President-elect Joe Biden delivers a Thanksgiving address at The Queen theater in Wilmington, Delaware, on November 25.
President-elect Joe Biden delivers a Thanksgiving address at The Queen theater in Wilmington, Delaware, on November 25. Chandan Khanna/AFP/Getty Images

President-elect Joe Biden will enter the month of December tomorrow with a question still looming over one of the most critical decisions in his Cabinet: Who will he nominate as secretary of defense?

Three candidates are in final contention to lead the Department of Defense, people familiar with the matter tell CNN, with Michèle A. Flournoy, Jeh Johnson and Lloyd Austin all still being considered.

Sen. Tammy Duckworth, an Illinois Democrat and decorated combat veteran, is no longer getting a serious look, people familiar with the matter say, given Biden’s reluctance to create any vacancies in the Senate.

Flournoy, a veteran Pentagon official, was once widely considered a lock for the position and is still very much in the mix, people familiar with the matter say, but her exclusion from a flurry of barrier-breaking selections in the first wave of Cabinet picks underscored the uncertainty surrounding her.

Johnson served as general counsel at the Pentagon as well as Secretary of Homeland Security. Austin, a retired Army general who led Central Command during the Obama era, would need a Congressional waiver to be confirmed for the civilian post because he retired from active-duty service only four years ago.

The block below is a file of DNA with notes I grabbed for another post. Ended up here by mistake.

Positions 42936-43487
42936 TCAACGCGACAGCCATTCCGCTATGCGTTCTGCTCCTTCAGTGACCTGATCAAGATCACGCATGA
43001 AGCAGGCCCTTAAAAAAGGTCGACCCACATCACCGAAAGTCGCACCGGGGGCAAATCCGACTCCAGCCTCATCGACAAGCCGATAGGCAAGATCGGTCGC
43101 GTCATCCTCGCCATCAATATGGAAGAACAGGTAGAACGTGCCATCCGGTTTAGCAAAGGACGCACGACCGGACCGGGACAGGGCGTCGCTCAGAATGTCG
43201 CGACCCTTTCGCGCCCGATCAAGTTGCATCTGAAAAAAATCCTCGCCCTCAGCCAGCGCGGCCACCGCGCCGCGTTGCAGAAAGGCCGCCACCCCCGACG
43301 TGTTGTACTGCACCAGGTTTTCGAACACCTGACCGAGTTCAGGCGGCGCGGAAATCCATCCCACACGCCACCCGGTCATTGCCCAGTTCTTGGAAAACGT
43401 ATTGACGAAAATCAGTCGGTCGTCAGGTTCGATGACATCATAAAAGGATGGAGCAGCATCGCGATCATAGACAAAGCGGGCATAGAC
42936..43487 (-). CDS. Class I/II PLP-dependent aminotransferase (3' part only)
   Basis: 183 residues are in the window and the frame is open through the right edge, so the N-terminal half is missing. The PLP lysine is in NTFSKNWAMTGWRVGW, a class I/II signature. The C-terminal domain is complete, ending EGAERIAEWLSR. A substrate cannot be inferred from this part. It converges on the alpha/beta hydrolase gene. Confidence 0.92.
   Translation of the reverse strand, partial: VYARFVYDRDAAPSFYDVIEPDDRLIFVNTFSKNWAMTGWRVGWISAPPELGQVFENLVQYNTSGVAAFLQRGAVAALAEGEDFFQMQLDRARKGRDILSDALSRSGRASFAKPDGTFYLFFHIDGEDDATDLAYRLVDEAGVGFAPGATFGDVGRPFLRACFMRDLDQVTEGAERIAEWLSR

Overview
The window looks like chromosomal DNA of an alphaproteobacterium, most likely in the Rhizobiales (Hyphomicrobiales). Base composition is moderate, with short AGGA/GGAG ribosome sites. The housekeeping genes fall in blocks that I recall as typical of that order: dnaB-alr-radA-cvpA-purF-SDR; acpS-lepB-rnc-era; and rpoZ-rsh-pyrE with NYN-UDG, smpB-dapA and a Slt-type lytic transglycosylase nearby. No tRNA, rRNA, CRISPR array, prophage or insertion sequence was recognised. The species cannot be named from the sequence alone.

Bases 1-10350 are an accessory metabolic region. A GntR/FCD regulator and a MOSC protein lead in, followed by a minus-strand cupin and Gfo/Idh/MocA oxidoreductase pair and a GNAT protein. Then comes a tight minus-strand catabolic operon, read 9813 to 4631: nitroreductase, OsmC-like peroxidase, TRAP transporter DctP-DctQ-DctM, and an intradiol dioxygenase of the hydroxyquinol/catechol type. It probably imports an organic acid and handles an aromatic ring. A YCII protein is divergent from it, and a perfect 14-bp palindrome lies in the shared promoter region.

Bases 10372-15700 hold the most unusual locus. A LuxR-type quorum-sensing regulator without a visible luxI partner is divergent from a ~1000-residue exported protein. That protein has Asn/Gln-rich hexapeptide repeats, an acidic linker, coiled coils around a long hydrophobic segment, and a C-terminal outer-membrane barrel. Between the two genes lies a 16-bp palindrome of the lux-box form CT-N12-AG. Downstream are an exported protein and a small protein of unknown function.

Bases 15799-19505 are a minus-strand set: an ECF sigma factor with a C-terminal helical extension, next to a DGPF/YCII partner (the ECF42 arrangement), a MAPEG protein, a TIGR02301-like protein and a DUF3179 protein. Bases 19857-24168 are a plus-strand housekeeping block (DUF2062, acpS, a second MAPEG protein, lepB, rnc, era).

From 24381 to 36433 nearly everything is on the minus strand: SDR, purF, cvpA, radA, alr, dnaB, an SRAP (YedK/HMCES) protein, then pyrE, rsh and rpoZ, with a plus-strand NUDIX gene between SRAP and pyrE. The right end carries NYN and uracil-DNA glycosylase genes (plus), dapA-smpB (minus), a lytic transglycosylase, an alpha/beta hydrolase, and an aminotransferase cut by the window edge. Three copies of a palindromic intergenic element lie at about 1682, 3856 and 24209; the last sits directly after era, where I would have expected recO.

Johnson and Austin, who are African-American, would be history-making nominees as the first Black Secretary of Defense. So, too, would Flournoy, as the first woman to run the Pentagon.

The announcement is still expected soon – perhaps later this week or next – but the exact timing is contingent on a final decision that as of late Sunday evening had not been reached, people familiar with the matter say.

The Pentagon opening is not, of course, happening in a vacuum.

Biden is also still searching for someone to lead the Central Intelligence Agency – and Johnson is also believed to be at least under consideration for that post, people familiar with the matter say.

Sue Gordon, a former principal deputy Director of National Intelligence, is among the contenders to lead CIA, people familiar with the matter say, as is Vincent Stewart, a former leader of the Defense Intelligence Agency and Marine general. He, too, would require a congressional waiver to serve in the civilian post.

Tom Donilon, a former national security adviser to President Obama who had been among the top contenders to lead the CIA, is no longer under consideration for that post, CNN reported Sunday.

A transition official said the announcements for Pentagon and CIA would be made when Biden reaches his decisions, dismissing any suggestions of a delay. Yet both posts, in addition to others in the Cabinet, are expected in December.



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